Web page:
SoulCycle is Coming to Boston… And So Is Flywheel

Let the spin war begin.

Flywheel interior. Photo provided.

Flywheel interior. Photo provided.

Do you hear the screeching? The gasping? The collective OMG heard ’round the Boston fitness community?

SoulCycle is coming to Boston. Oh, and Flywheel is, too.

There have been rumors and rumblings for months, but we finally got confirmation this weekend. SoulCycle will open in Chestnut Hill in March. We received an email from Gabby Etrog Cohen, SoulCycle’s public relations and marketing director:

We are opening in Chestnut Hill in March. Boston is a vibrant and energetic city – perfect for SoulCycle – we cannot wait to build a rich SOUL community in Boston.

When I asked if more than one location will open, or if Chestnut Hill is it, I got this reply:

We WILL open in Boston but Chestnut Hill first.

So there you have it. SoulCycle, the mothership of spin classes, will finally be in the Boston area. Perhaps even with two studios. We will post more as soon as we have an update from SoulCycle.

But in even better, aka opening sooner news, Flywheel Sports is opening a Boston location in the Pru next week! That’s right, the grand opening week will start October 8th and run through the 13th. Flywheel will be offering free classes and other opening week events.

Flywheel bikes. Photo provided.

Flywheel bikes. Photo provided.

You’ve certainly heard of both of these indoor cycling meccas before. Both SoulCycle and Flywheel have been slowly taking over the country for years but both waited until now to open in Boston. Why? Who knows, but we are glad to have them. Here’s a very brief history:

SoulCycle was created in 2007 in New York City. In early 2010, Ruth Zukerman, a SoulCycle co-founder, left the company and opened up Flywheel with ex-NFL star Tiki Barber. Both are high-end indoor cycling studios. Both have multiple locations in NYC and have started to expand across the country. Both offer heart-pumping curated music and high end accessories.

SoulCycle exterior by William Ward on Flickr

SoulCycle exterior by William Ward on Flickr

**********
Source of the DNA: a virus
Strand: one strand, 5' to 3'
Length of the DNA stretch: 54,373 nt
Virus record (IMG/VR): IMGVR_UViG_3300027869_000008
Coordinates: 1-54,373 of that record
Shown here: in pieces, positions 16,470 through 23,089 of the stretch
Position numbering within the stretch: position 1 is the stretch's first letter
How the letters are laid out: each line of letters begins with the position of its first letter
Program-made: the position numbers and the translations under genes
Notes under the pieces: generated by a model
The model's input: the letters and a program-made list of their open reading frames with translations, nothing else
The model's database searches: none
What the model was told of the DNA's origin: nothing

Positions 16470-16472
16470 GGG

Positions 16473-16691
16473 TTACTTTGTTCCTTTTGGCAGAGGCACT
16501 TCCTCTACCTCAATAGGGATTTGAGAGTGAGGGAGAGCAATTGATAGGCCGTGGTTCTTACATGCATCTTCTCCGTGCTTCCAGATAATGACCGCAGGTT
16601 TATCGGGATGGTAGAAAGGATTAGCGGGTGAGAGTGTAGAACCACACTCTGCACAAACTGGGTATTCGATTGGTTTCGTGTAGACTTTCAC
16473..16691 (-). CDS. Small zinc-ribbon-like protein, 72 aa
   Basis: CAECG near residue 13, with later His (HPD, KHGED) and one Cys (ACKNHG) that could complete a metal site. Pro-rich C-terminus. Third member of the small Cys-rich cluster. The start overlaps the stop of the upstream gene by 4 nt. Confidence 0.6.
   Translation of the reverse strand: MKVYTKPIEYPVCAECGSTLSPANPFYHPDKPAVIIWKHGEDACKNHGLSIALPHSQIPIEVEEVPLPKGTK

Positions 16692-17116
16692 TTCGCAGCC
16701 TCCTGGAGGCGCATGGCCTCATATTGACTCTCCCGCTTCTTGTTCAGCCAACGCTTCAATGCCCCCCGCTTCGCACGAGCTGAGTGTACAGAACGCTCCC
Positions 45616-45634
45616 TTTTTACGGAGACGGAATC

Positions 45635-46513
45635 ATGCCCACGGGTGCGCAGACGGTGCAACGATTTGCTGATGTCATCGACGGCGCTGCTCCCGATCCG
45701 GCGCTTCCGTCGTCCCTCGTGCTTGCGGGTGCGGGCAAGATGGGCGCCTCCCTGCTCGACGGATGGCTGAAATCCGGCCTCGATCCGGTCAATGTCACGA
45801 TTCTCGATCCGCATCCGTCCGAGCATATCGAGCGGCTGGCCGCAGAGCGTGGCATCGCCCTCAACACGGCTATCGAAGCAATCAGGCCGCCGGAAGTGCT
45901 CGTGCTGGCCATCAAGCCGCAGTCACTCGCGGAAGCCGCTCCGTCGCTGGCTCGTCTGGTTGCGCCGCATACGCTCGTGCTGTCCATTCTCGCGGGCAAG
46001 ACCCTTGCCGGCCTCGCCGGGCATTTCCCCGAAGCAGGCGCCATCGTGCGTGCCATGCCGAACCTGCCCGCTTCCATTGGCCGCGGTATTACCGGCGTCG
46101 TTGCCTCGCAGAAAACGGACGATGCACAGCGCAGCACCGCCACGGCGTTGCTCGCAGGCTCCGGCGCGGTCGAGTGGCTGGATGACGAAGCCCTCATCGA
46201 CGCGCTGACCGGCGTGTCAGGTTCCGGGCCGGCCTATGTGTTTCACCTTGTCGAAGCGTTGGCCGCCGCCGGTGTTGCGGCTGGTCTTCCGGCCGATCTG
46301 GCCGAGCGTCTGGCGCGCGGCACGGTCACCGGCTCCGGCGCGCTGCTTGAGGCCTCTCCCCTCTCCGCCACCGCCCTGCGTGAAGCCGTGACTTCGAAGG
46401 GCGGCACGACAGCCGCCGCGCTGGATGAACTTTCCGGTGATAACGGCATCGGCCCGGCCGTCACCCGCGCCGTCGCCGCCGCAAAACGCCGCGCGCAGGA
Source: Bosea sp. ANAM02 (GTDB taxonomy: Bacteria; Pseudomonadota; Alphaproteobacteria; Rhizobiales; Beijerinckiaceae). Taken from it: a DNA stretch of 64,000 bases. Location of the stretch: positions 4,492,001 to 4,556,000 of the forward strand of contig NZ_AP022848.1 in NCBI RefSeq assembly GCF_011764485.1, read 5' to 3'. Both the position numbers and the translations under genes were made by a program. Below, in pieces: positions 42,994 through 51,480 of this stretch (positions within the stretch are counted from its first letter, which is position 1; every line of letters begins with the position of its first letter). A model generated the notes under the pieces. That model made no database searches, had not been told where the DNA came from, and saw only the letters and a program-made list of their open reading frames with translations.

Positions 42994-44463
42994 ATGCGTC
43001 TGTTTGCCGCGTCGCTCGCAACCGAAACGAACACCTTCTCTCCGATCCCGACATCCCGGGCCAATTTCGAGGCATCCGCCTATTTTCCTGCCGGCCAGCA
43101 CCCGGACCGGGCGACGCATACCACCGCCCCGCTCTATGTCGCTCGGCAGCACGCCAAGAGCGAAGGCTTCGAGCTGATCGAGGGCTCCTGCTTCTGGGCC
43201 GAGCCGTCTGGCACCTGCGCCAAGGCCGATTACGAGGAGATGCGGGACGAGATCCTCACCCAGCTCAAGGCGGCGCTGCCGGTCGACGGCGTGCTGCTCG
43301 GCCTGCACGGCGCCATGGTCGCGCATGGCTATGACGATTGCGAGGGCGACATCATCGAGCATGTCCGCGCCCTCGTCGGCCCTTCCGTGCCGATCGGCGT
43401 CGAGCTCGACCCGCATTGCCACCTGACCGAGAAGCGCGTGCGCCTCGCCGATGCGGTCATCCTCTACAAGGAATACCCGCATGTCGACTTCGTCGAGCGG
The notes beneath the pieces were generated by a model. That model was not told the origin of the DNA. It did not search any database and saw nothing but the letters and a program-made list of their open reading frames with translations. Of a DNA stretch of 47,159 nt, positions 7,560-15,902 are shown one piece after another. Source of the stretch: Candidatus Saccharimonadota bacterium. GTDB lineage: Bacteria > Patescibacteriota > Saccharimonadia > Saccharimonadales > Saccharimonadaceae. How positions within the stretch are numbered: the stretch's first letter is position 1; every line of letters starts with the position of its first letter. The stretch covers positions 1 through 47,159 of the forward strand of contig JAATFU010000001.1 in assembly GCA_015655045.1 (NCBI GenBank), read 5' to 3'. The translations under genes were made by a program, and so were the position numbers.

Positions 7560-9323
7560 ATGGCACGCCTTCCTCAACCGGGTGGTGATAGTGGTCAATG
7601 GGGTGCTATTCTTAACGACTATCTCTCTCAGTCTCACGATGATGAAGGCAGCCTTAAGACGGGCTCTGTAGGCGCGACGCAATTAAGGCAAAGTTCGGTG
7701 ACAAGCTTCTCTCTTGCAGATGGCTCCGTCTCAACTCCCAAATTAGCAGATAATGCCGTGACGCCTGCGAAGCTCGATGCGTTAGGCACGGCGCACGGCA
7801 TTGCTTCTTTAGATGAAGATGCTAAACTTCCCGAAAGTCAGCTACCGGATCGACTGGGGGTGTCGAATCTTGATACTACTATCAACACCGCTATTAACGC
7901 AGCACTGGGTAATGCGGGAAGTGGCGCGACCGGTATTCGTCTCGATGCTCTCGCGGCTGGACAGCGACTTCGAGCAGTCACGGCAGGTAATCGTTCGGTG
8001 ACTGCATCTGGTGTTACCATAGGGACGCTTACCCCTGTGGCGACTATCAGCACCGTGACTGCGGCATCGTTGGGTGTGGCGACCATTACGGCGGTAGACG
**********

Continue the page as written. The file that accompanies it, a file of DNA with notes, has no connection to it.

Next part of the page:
But there are also some significant differences between the two studios. SoulCycle has an edge on Flywheel for the “branding effect.” You can buy the bright yellow branded bikes and the gear before a studio actually opens up in your city. It was around first, and so has a loyal fan base. But pricy classes, a jam-packed room, and paying for water and spin shoe rentals has some people heading back to their neighborhood gym spin classes. One NYC fitness blogger calls SoulCycle, “the Scientology of Spin.”

Flywheel is a bit different than SoulCycle by offering stadium seating so you can actually see your instructor from any bike in the room. It also is a bit more competitive (disclaimer: I was an active member of Flywheel in NYC and Boca Raton, Fla.) because they offer the Torqboard, a large screen connected to the bikes that lets you rate your ride against your fellow class takers. You can opt out if you want, but if you like to be pushed, the board lets you see how you measure up. Flywheel also offers free spin shoe rentals and free water. But some people say that Flywheel is a bit too competitive. Slate ran this headline in April, “Flywheel: SoulCycling for the Truly Sadistic”.

Regardless of which you prefer, neither are cheap, and both offer an amazing workout. But do we need SoulCycle and Flywheel? Because both companies seemed to forget about Boston in their expansions (until now), area residents took it upon themselves and opened up their own indoor cycling studios. Recycle Studio has two city locations (Back Bay and South End) and offers an upscale, boutique spin studio just like SoulCycle and Flywheel. The Handle Bar opened in Southie this past summer and offers indoor cycling enthusiasts the same type of ride. Both companies opened because Boston was missing the high-end boutique cycling studios. Now, with the two national mega studios coming to Boston, will our local, homegrown spots survive?

We reached out to Jessica Bashelor, owner of the Handle Bar for a comment. She replied via email:

I have nothing but respect and admiration for SoulCycle and FlyWheel because they really opened up the marketplace for boutique indoor cycling. Boston is a tight knit community and appreciates its local, small businesses. As a Bostonian for the past 8 years, I’ve really tried to grow The Handle Bar within the community and keep strong ties to the neighborhood. While SoulCycle and FlyWheel are big chains and will offer competition; a great cycling class is a great cycling class and we know that we offer this to our riders and will continue to do so even when they open up. We were born in Boston…and we love Boston and I think that this will always be evident through everything that we do.”

What do you think? Are you excited for SoulCycle and Flywheel? Is there enough spin culture in Boston to sustain all of these studios?

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  • Bill Pryor

    I feel I must point out that the largest Boston area cycling (spin) studio was launched in 2005 in Wellesley. Spynergy Cycling Studio has a large loyal following, and has undergone multiple expansions and renovations. As owner, I have mixed feelings about expensive NY-based chains showing up in Boston, I would rather root for Boston-based entrepreneurs. But I do agree with Jessica that those chains have raised the profile of indoor cycling which helps the whole market. In the end, the studios that build loyal communities, understand the local market and provide true value will be the ones that thrive.